The Case of Iran Teaches the EU a Lesson in Global Leadership

Cornelius Adebahr

Dr. Cornelius Adebahr was a Visiting Fellow at AICGS from October to December 2013. During his fellowship, Dr. Adebahr analyzed the transatlantic partners‘ current approach toward Iran and the country’s disputed nuclear program. Following a two-year stay in Tehran, he assessed the latest openings made by Iran’s newly elected president, Ayatollah Rouhani. In addition, he looked at ways how the United States—particularly Congress—could support a potential agreement that would see a gradual phase out of the current international sanctions. Ultimately, a compromise would have to see both sides giving up some of their more extreme demands in order to settle for the common ground around their respective core interests.

Dr. Adebahr is a political scientist and entrepreneur; he lives in Washington, DC, and Berlin, Germany. Since the end of 2000, he has been the owner of Wirtschaft am Wasserturm, a political consultancy firm. Among his clients are major company-affiliated foundations as well as not-for-profit associations and European institutions. In addition, Cornelius Adebahr has been affiliated with the German Council on Foreign Relations (DGAP) since January 2006, and is currently an Associate Fellow. He is also a columnist with the Global Policy Journal published by the London School of Economics and Political Science (LSE).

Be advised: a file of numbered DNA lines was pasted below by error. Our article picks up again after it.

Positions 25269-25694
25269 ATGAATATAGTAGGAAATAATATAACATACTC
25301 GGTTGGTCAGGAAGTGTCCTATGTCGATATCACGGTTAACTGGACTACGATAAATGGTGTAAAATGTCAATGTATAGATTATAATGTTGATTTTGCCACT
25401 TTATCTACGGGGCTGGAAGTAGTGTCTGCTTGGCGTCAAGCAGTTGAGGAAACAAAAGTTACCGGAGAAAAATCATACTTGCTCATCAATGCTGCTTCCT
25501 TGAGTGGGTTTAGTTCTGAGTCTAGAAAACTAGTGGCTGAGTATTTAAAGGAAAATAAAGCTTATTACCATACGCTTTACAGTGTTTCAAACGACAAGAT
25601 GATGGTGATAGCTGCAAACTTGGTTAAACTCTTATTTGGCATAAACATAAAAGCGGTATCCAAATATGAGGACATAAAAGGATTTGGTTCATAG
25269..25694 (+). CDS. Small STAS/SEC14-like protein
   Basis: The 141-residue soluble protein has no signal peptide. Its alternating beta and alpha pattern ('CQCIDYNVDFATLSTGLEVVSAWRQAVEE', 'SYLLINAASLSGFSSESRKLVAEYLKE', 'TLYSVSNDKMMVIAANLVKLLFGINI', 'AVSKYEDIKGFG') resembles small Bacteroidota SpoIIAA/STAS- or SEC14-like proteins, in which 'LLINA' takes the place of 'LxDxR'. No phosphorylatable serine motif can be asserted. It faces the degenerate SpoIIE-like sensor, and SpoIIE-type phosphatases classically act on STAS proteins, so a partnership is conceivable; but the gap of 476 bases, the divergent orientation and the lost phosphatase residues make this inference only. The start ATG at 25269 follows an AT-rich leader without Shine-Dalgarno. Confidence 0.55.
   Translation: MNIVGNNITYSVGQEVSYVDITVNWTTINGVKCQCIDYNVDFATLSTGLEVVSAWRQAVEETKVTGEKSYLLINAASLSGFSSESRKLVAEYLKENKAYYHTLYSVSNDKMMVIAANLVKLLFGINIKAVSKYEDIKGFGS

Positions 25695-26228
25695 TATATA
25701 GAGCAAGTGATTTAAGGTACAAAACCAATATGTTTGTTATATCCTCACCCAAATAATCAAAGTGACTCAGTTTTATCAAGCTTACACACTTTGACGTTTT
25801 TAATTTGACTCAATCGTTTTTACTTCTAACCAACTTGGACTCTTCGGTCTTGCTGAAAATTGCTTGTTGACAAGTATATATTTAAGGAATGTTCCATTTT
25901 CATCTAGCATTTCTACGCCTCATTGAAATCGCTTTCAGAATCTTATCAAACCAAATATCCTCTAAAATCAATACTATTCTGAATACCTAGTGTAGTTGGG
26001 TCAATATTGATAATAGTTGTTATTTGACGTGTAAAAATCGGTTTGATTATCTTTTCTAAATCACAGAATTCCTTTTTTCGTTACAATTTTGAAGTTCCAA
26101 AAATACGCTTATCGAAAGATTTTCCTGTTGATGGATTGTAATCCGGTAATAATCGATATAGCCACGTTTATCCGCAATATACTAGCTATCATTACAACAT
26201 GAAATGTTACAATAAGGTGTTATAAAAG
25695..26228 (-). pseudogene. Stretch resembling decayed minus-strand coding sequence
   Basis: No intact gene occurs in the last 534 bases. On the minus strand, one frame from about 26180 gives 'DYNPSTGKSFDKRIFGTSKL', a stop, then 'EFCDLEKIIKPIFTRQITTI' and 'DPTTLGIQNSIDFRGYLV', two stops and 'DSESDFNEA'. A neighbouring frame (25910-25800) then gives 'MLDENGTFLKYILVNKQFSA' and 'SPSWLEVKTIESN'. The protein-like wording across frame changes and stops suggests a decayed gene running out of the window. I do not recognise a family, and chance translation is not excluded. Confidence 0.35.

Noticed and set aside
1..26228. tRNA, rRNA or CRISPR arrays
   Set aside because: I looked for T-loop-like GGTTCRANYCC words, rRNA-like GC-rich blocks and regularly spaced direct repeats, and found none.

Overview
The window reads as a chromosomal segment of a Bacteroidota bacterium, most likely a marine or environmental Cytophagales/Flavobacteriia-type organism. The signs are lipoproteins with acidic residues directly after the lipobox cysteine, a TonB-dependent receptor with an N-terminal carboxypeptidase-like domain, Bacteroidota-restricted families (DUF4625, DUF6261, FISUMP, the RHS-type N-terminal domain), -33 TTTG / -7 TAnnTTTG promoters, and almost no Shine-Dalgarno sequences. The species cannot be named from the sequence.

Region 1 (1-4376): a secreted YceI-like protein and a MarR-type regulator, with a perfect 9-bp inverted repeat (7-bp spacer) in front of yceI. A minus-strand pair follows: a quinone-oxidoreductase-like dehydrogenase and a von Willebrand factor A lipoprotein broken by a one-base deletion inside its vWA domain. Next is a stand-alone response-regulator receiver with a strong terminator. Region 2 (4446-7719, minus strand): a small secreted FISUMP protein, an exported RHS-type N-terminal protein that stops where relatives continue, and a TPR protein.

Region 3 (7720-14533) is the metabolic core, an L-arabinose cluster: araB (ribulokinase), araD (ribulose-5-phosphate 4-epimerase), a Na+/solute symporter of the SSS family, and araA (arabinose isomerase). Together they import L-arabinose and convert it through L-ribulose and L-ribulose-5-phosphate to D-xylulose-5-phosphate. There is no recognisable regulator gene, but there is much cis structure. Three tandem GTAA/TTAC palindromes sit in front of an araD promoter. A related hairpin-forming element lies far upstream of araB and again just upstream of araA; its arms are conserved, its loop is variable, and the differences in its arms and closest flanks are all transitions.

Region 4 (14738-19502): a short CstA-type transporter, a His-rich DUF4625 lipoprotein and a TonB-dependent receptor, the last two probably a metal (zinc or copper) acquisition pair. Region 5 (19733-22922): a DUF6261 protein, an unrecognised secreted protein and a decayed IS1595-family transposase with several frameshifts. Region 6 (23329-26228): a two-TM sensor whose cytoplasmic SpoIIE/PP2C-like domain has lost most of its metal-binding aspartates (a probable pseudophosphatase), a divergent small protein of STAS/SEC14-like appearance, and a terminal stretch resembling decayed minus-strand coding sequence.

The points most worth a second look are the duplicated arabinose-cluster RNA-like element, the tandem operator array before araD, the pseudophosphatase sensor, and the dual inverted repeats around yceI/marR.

As a fellow of the Stiftung Neue Verantwortung from 2009 to 2011, Dr. Adebahr headed two research teams on “geopolitics and the financial crisis” and “raw materials strategy.” He has taught at the Willy Brandt School of Public Policy at Erfurt University and the Faculty for World Studies of Tehran University. Furthermore, from 2003 to 2011, he was a member of Team Europe, an experts’ network of the European Commission.

Cornelius Adebahr was a scholar of the European Foreign and Security Policy Studies Program of the Volkswagen Foundation, Compagnia di San Paolo, and Riksbankens Jubileumsfond as well as of the Postgraduate Program in International Affairs by the Robert Bosch Foundation and the German National Merit Foundation. He studied International Relations, Philosophy, Public Law, and International Economics in Tübingen and Paris and earned his PhD at the Free University Berlin.

After a decade of nuclear talks, a deal between Iran and the international community may finally be in sight. However, what if the compromise found at the negotiation table falls through domestically on either the Iranian or the American side? In the end, the EU will have to pick up the tab and finally punch its weight. This essay appears also at the Global Policy Journal and is reprinted with the author’s permission.